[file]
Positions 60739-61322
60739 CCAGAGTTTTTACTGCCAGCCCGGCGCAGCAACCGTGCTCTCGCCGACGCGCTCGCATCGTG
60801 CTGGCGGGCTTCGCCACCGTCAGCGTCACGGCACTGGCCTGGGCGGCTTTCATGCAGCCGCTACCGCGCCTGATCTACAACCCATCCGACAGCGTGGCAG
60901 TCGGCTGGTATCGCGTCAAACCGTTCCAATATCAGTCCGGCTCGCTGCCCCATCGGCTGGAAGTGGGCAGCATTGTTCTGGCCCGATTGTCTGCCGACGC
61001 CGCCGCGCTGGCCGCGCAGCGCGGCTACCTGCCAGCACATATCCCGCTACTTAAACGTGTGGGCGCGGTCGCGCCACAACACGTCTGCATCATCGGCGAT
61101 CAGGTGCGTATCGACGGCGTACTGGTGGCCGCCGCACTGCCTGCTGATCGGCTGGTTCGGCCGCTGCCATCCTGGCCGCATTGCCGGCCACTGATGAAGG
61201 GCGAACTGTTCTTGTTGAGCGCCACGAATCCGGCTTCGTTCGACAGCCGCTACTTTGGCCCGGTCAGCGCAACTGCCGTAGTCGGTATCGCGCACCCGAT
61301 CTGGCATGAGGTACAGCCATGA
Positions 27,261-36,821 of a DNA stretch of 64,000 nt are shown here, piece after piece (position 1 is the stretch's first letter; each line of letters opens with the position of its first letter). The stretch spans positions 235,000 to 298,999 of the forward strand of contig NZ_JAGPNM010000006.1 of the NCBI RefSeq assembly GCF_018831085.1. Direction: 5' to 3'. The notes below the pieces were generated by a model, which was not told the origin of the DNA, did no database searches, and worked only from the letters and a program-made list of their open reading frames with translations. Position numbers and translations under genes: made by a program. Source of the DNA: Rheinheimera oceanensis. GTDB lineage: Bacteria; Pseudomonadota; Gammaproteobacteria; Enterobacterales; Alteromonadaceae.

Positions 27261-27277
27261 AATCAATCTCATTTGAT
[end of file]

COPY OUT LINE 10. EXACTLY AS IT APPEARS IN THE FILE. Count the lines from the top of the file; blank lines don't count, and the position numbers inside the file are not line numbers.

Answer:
Positions 27261-27277